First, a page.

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Harriet Lerner

  • The term girl not only serves to avoid certain anxiety-arousing connotations inherent in the word woman regarding aggression, sexuality, and reproduction, it also serves to impart a tone of frivolousness and lack of seriousness to ambitious, intellectual, and competitive striving that women may pursue.

    • Harriet Lerner,
    • "Girls, Ladies, or Women? the Unconscious Dynamics of Language Choice," Comprehensive Psychiatry ()
  • Anger is a signal, and one worth listening to.

  • If what we are doing wth our anger is not achieving the desired result, it would seem logical to try something else.

  • Underground issues from one relationship or context invariably fuel our fires in another.

  • Many of our problems with anger occur when we choose between having a relationship and having a self.

  • ... anger is a tool for change when it challenges us to become more of an expert on the self and less of an expert on others.

  • ... deception and 'con games' are a way of life in all species and throughout nature. Organisms that do not improve their ability to deceive — and to detect deception — are less apt to survive.

  • As many have observed, it is easy to tell a lie, but it is almost impossible to tell only one.

  • What new meaning might Freud's concept of 'penis envy' take on, if we consider the fact that in his lifetime the words 'clitoris,' 'vulva,' and 'labia' were not included in the dictionary and, in this country, the only word in Webster's dictionary for female genitalia was 'vagina'? Who decides what words are included in the dictionary and who decides what is real?

  • The ideal family encourages the optimal growth of all its members and provides a safe space where individuals can more or less be themselves. At their best moments, families promote a sense of unity and belonging (the 'We'), while respecting the separateness and difference of individual members (the 'I'). Parents make and enforce rules that guide a child's behavior, but they do not regulate the child's emotional and intellectual life. Individual family members can feel free to share their honest thoughts and feelings on emotionally loaded subjects, without telling others what to think and feel, and without getting too nervous about differences. No family member has to deny or silence an important aspect of the self in order to belong and be heard.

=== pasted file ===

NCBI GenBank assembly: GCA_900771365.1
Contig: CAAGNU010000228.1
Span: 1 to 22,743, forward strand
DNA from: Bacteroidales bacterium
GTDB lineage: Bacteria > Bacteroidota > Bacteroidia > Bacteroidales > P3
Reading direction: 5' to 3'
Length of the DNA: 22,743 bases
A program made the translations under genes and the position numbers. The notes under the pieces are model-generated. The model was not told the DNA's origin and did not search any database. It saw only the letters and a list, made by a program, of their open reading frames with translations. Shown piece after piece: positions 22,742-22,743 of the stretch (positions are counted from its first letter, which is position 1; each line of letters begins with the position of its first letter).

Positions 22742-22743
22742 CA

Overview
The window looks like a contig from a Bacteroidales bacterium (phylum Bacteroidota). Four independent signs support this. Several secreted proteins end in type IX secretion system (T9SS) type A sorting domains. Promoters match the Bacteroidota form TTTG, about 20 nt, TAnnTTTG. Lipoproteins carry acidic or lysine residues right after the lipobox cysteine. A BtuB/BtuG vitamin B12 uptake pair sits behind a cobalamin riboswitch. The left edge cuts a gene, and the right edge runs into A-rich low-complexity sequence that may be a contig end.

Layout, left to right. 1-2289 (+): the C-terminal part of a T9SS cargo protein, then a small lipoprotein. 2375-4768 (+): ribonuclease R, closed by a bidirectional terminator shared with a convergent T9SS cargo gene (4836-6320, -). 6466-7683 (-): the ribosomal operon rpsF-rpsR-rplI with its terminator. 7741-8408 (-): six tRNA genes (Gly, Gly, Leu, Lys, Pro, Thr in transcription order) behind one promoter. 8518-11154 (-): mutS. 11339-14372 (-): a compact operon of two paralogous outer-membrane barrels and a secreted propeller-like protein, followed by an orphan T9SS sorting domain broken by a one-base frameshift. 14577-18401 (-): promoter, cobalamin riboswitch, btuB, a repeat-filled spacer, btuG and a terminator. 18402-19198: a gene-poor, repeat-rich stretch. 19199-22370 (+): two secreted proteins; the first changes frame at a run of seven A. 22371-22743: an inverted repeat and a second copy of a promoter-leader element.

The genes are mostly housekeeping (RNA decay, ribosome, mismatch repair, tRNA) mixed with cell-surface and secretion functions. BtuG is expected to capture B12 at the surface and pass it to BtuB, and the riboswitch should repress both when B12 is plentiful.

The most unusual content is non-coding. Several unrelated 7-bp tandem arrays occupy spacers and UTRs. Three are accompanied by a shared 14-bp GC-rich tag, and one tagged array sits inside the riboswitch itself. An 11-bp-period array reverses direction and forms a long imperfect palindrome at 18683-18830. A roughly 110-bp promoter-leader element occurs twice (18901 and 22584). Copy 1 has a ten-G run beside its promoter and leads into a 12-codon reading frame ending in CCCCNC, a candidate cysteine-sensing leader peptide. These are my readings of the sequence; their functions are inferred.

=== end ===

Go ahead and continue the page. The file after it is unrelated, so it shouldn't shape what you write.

• The first world we find ourselves in is a family that is not of our choosing.

  • ... the body, seeking truth, sends a signal. But decoding it, interpreting its meaning, and knowing how to proceed from there is another matter entirely.

  • Self-help books for women are part of a multibillion-dollar industry, sensitively attuned to our insecurities and our purses.

    • Harriet Lerner,
    • "When Bad Books Happen to Good People," in Ms. ()
  • Although it's not useful to drown in despair, it's also not useful to keep a 'positive attitude' when this means concealing or denying real emotions.

    • Harriet Lerner,
    • in New Woman ()
  • The bolder and more courageous you are, the more you will learn about yourself.

    • Harriet Lerner,
    • in New Woman ()
  • Pretending can be a bold form of experimentation and inventiveness. In pretending joy or happiness, we may discover or enhance our capacity for it.

    • Harriet Lerner,
    • in New Woman ()
  • The more we seek exclusivity in friendship, the more it becomes obligatory and the less likely it is to fulfill the wonderful vision of what true friendship can be.

    • Harriet Lerner,
    • in New Woman ()
  • Intensity is not the same as intimacy, although we tend to confuse these two words.

  • Silence can pose a greater threat than the difficult truth.

  • Feeling inadequate is an occupational hazard of motherhood.

  • What initially attracts us and what later becomes 'the problem' are usually one and the same.

    • Harriet Lerner,
    • in New Woman ()
  • Love alone is never a good enough reason to marry.

    • Harriet Lerner,
    • in New Woman ()
  • Believing that all women should want to be mothers makes about as much sense as believing that all men should want to be engineers.

    • Harriet Lerner,
    • in New Woman ()
  • We all fear change, even as we seek it.

    • Harriet Lerner,
    • in New Woman ()
  • We commonly confuse closeness with sameness and view intimacy as the merging of two separate 'I's' into one worldview.

  • Although the connections are not always obvious, personal change is inseparable from social and political change.

  • Intimate relationships cannot substitute for a life plan. But to have any meaning or viability at all, a life plan must include intimate relationships.

Harriet Lerner, U.S. clinical psychologist, writer

(1944)

Full name: Harriet Goldhor Lerner.